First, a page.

Mary Old England

The clerk at King's Cross Station told us that the Cambridge town center was a “nice walk” from the train station.

With that, we hopped on the bus waiting outside the station when we disembarked from our hourlong train ride from London. After all, we reasoned, the British sense of a “nice walk” might be altogether too much for our tired American feet.

Had we known that the bus ride would last all of five minutes, we might have decided to risk the walk — but I'm glad we didn't, because on the bus I first caught a glimpse of Our Lady and the English Martyrs Catholic Church.

We meandered through Cambridge, dawdling on the banks of the River Cam, gaping at the spectacular college buildings and poking around a market. Always, though, the thought tapped away at me: I wonder if that church is open.

On the hike back to the train station (only after a day of sightseeing could a five-minute bus ride translate into a walk that arduous), I found out.

Signs directed us to the back of the church, where we found ourselves the only visitors. The stone church soared up above us, pillars and peaked Gothic arches unfurling along the church's 158 feet. Everywhere I looked, there was something to hold my interest: vivid stained-glass windows of Our Lady and the 40 English martyrs, shrines and chapels, the Stations of the Cross carved in stone, the well-used wooden pews in which Cambridge Catholics and visitors from around the world have worshiped together.

As far as English churches are concerned, OLEM — as parishioners refer to it — is a mere stripling. It was built by a Cambridge firm between 1885 and 1890, funded solely by a former ballet dancer at Drury Lane in London and with the Paris Opera, Yolande Marie Louise Lyne-Stephens, the widow of a wealthy banker.

According to parish history, Lyne-Stephens was determined to establish the church on the feast of the Assumption (Aug. 15), while the first rector, Msgr. Christopher Scott, wanted to commemorate the English martyrs who had perished between 1535 and 1681. More than 30 of them had been in residence at Cambridge University.

Blood Witnesses

OLEM is a wonderful marriage of these two commemorations.

(This Oct. 25, by the way, marks the 33rd year since Pope Paul VI canonized the 40 English martyrs in 1970. Meanwhile, Oct. 19 is the feast of one of them in particular: St. Philip Howard.)

Over the west door stands the figure of Our Lady of the Assumption, while the English martyrs are depicted in the west window in two groups: one headed by St. John Fisher, representing the clergy, and one headed by St. Thomas More, representing the laity.

These two groups of martyrs also march along the side windows, which are not original to the church. The original windows were destroyed when OLEM was hit by a bomb in 1941, but they were subsequently re-created according to the original designs — which, in some cases, depict the tortures the martyrs suffered before their deaths.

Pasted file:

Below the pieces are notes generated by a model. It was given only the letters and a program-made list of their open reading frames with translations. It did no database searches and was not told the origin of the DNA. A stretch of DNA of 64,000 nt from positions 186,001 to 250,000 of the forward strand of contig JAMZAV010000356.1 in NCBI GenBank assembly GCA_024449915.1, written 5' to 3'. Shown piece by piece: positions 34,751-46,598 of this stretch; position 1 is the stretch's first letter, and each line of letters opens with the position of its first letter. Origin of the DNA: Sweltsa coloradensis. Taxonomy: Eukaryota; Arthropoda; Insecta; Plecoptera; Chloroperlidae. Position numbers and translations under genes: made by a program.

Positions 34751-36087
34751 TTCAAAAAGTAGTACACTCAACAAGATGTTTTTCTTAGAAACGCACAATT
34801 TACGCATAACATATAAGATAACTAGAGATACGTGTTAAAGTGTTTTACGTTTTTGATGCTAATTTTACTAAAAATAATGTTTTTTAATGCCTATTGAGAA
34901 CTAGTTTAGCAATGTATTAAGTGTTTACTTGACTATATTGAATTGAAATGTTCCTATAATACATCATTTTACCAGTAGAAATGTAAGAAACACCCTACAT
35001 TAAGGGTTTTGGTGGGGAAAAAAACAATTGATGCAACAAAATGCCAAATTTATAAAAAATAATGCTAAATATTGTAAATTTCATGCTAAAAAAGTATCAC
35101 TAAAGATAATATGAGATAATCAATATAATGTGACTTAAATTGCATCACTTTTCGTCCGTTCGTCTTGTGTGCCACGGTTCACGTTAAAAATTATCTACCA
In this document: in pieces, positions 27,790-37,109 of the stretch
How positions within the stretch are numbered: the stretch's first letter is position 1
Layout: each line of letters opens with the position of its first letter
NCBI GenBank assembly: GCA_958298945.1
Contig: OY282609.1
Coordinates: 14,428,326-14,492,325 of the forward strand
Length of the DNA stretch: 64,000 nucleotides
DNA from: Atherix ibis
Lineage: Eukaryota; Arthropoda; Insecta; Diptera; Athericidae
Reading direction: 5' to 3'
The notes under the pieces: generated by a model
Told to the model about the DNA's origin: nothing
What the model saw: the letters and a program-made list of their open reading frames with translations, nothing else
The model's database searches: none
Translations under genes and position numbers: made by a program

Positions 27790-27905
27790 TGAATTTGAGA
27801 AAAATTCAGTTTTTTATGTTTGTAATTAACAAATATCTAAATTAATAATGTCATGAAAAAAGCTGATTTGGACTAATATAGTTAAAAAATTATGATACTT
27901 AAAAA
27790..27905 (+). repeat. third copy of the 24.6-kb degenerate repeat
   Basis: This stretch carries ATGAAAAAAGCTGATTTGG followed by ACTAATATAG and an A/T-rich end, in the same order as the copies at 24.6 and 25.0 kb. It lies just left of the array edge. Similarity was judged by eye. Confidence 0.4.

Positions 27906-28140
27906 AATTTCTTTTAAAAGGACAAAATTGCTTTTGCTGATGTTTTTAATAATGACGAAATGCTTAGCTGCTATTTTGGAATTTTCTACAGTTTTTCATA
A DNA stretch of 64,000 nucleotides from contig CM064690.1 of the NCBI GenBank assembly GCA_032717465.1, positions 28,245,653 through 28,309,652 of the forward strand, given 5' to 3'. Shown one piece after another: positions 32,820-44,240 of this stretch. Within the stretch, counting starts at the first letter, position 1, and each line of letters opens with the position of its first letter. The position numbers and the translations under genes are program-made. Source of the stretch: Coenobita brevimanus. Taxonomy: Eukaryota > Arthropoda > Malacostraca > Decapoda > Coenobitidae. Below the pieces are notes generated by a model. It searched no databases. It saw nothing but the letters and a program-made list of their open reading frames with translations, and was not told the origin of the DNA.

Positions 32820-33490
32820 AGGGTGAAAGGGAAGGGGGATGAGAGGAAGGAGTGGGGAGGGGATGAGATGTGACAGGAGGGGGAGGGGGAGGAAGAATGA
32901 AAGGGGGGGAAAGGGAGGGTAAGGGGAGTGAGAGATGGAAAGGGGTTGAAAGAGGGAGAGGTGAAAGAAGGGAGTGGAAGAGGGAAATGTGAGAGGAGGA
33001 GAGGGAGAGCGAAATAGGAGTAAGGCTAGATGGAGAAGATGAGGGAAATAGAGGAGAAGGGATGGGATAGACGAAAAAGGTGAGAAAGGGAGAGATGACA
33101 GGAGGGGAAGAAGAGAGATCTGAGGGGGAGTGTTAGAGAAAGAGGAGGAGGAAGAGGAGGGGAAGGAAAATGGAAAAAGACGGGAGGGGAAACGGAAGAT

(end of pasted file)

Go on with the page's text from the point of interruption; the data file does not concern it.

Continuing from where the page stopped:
The north-aisle windows are dedicated to the laity, featuring likenesses of St. Thomas More and others, while the south windows depict scenes from the life of St. John Fisher. Both were martyred when they refused to acknowledge King Henry VIII as the supreme head of the Church in England (when Henry sought a divorce from Catherine of Aragon so he could marry Anne Boleyn).

At the west end of the south aisle, not far from the altar, is the Chapel of Souls. Above the chapel altar is a massive sculpture depicting the solace given to souls in Purgatory by Our Lady, who crowns the sculpture, and the angel who comforted Christ in Gethsemane.

In the church proper there are two altars — a modern altar now used in Mass and high altar with relics of St. Felix and St. Constantia, martyrs. The baldacchi-no sheltering the high altar is an intricately carved Gothic arch, atop which angels — five on each side — kneel in adoration before the risen Christ, who stands on the peak. This baldacchino is similar to the one covering the tomb of Robert the Wise, a 14th-century king of Sicily and Naples.

We had little time to spend in the church, since we had a train to catch. My memory is of cool gray stone and warm wood, illuminated by watery sunlight streaming through the colorful windows, and of intricate chapels and lovingly carved statues.

Back at home, I lingered over the parish bulletin and the other fliers I'd hastily collected from the rear of the church and regretted that I didn't have a chance to know this parish better. It's a truly English church with large enough numbers of Italian and Polish parishioners to require Masses said in those languages, a parish where all congregants at the first Friday early morning Mass are invited to breakfast at the rectory.

It is a parish, too, that carries out its evangelical and catechetical mission realistically. A notice in the bulletin reminds parishioners to keep a close eye on their belongings, and a sign in the church informs readers that, due to an unfortunate recent event, Euch-aristic adoration would be held only if more than one person participated.

I left OLEM reluctantly. Even my backward glances were rewarded by a herd of gargoyles I hadn't noticed earlier. With a smile, I shouldered my bag and hiked the rest of the way to the train station — knowing that, though I would have preferred to linger, I had at least dipped a little deeper into the enlightening history of our Catholic faith.

Elisabeth Deffner writes from Orange, California.